Thursday, September 11, 2008

Double Decadence?

I just read an article in the New York Times about a new Jeff Koons Versailles.

At first, I immediately thought I wouldn't even like the thought of this exhibition. After all, a Baroque scholar would want to have Versailles shown in its pure, untainted decadence. And if I was there, I probably would get upset seeing Koons' kitschy, flashy work all over the palace.

But I think that this exhibition poses a really interesting idea. Koons' work is a commentary on mass-production, pop culture, kitsch, and consumption. For example, Koons' sculpture Michael Jackson and Bubbles is created in the style of cheap porcelains that can be bought at the dollar store.

I am especially intrigued by this idea of consumption in regards to Versailles. In this sense, wouldn't Koons' works seem appropriate at Versailles palace, which is the epitome of European consumption and decadence? These kitsch sculptures even bring up associations of sweat shops, "MADE IN CHINA," and cheap labor - all which can tie into the oppression of the common people that took place in seventeenth and eighteenth century France.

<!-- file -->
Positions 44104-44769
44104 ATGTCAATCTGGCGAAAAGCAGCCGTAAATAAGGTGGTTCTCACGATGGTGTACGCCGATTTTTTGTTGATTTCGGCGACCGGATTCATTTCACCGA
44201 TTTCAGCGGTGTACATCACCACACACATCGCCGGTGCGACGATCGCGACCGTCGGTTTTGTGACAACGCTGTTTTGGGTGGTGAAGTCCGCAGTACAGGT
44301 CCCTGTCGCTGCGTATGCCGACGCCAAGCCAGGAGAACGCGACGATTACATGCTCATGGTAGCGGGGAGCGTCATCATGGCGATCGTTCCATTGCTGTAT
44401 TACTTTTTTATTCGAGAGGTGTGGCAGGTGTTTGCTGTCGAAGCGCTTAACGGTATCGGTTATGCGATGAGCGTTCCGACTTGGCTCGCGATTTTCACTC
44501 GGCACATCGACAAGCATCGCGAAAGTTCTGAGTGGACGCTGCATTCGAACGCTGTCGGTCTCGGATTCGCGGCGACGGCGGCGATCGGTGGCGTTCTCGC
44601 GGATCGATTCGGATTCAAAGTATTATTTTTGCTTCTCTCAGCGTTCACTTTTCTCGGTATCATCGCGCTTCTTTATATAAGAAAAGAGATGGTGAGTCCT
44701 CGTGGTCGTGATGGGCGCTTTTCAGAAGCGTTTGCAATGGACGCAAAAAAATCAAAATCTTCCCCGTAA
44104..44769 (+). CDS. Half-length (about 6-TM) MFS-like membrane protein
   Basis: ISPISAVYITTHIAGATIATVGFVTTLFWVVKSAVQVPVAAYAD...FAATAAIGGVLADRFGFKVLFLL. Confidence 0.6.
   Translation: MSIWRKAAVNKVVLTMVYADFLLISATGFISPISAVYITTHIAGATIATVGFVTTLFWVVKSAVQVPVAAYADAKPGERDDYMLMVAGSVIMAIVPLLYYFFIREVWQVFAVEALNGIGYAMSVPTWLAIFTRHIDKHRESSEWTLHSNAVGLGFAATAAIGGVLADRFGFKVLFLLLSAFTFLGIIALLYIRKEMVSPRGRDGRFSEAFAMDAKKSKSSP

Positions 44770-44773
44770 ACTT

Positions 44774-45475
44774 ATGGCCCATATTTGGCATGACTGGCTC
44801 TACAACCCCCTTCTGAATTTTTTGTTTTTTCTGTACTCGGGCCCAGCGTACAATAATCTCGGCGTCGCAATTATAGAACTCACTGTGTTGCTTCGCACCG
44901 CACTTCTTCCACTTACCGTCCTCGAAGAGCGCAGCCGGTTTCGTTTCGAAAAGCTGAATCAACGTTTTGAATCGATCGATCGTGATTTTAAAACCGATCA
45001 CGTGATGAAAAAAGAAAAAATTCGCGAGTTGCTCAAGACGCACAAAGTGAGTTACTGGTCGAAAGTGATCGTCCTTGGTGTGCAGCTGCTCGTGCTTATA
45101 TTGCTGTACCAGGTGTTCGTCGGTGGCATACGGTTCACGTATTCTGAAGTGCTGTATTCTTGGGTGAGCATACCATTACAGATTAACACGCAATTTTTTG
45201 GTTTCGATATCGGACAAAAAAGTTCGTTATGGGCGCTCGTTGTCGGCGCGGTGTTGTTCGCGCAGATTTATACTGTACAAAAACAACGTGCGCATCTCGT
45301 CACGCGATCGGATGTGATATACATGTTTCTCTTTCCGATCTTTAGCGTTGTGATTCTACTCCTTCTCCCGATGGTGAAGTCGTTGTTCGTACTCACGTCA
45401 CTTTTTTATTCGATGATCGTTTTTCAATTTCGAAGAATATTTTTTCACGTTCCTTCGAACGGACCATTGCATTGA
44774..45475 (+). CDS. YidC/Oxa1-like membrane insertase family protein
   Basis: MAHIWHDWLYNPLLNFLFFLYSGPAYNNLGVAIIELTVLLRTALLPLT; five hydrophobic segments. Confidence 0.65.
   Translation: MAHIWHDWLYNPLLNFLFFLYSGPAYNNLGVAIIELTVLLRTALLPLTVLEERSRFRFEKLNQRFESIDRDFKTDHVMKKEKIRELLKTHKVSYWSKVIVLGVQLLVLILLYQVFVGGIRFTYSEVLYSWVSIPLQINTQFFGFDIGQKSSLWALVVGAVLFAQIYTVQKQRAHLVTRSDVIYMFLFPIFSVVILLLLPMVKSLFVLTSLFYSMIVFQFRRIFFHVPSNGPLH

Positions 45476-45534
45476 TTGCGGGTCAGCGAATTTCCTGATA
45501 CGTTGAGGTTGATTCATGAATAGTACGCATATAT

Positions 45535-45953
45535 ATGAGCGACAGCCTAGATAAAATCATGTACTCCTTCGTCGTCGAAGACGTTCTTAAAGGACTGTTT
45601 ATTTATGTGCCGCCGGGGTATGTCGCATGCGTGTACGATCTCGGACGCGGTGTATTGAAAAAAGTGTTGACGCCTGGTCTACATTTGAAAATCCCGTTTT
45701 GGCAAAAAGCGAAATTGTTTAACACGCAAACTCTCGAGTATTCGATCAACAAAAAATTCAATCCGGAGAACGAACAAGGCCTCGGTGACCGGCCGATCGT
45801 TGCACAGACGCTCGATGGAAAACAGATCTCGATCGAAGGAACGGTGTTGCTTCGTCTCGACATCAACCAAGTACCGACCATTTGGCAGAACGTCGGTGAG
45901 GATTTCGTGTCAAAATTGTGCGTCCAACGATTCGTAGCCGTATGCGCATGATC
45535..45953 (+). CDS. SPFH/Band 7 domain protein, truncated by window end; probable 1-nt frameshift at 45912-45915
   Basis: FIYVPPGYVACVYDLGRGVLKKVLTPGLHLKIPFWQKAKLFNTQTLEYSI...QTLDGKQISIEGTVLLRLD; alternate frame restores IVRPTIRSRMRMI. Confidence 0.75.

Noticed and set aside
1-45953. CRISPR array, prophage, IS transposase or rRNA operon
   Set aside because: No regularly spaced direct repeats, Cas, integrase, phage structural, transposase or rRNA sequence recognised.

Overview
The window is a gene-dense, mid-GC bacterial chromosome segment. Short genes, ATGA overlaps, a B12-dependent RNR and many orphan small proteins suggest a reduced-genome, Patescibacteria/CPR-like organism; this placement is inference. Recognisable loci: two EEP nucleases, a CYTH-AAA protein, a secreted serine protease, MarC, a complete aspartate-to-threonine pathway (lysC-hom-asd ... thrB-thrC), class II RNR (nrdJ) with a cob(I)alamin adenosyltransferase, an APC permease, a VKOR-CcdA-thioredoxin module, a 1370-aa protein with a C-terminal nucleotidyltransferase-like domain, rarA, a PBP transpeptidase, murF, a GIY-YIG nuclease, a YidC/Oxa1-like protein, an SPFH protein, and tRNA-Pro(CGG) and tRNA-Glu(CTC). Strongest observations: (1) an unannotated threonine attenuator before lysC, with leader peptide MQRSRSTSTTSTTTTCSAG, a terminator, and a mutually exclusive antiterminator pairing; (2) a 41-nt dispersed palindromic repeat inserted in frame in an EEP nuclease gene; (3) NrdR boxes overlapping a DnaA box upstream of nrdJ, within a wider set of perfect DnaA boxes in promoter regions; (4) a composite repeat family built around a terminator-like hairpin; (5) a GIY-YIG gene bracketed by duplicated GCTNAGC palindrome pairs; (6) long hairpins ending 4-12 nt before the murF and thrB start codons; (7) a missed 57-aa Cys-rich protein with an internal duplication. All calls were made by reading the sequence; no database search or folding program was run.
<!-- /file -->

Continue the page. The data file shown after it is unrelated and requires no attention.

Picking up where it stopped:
Of course, I'm pretty sure that Louis XIV would never have owned anything kitsch. The decor in his home would have been a little bit more, um, pricey.

If you read this article, make sure to check out the photo gallery too. What do people think?

*J made an interesting comparison tonight: both Koons' art and Versailles are quintessential examples of things that are "over the top" - Koons in his ridiculously large balloon animals or stuffed animals cum garden sculptures, and Versailles in, well, every way imaginable.